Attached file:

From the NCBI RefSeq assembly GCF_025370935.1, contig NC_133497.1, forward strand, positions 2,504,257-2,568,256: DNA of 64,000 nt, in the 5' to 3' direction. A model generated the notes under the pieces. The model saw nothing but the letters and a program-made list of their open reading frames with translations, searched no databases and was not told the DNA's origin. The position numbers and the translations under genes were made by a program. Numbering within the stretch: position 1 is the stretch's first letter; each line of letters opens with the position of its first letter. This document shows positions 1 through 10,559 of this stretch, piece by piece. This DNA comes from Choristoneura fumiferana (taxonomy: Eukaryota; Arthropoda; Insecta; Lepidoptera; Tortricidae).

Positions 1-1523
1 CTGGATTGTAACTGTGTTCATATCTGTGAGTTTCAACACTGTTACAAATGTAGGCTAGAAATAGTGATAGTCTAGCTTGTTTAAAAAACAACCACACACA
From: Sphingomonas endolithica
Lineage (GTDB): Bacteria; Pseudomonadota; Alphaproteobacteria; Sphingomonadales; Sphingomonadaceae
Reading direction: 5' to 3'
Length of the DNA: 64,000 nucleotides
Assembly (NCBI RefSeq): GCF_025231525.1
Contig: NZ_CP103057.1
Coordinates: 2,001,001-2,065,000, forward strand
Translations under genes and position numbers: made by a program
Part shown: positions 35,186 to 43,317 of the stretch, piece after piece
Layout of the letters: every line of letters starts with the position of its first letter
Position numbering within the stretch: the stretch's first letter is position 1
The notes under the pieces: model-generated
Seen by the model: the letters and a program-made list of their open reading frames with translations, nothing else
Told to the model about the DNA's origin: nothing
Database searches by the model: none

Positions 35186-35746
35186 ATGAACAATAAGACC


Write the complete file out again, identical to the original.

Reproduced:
From the NCBI RefSeq assembly GCF_025370935.1, contig NC_133497.1, forward strand, positions 2,504,257-2,568,256: DNA of 64,000 nt, in the 5' to 3' direction. A model generated the notes under the pieces. The model saw nothing but the letters and a program-made list of their open reading frames with translations, searched no databases and was not told the DNA's origin. The position numbers and the translations under genes were made by a program. Numbering within the stretch: position 1 is the stretch's first letter; each line of letters opens with the position of its first letter. This document shows positions 1 through 10,559 of this stretch, piece by piece. This DNA comes from Choristoneura fumiferana (taxonomy: Eukaryota; Arthropoda; Insecta; Lepidoptera; Tortricidae).

Positions 1-1523
1 CTGGATTGTAACTGTGTTCATATCTGTGAGTTTCAACACTGTTACAAATGTAGGCTAGAAATAGTGATAGTCTAGCTTGTTTAAAAAACAACCACACACA
From: Sphingomonas endolithica
Lineage (GTDB): Bacteria; Pseudomonadota; Alphaproteobacteria; Sphingomonadales; Sphingomonadaceae
Reading direction: 5' to 3'
Length of the DNA: 64,000 nucleotides
Assembly (NCBI RefSeq): GCF_025231525.1
Contig: NZ_CP103057.1
Coordinates: 2,001,001-2,065,000, forward strand
Translations under genes and position numbers: made by a program
Part shown: positions 35,186 to 43,317 of the stretch, piece after piece
Layout of the letters: every line of letters starts with the position of its first letter
Position numbering within the stretch: the stretch's first letter is position 1
The notes under the pieces: model-generated
Seen by the model: the letters and a program-made list of their open reading frames with translations, nothing else
Told to the model about the DNA's origin: nothing
Database searches by the model: none

Positions 35186-35746
35186 ATGAACAATAAGACC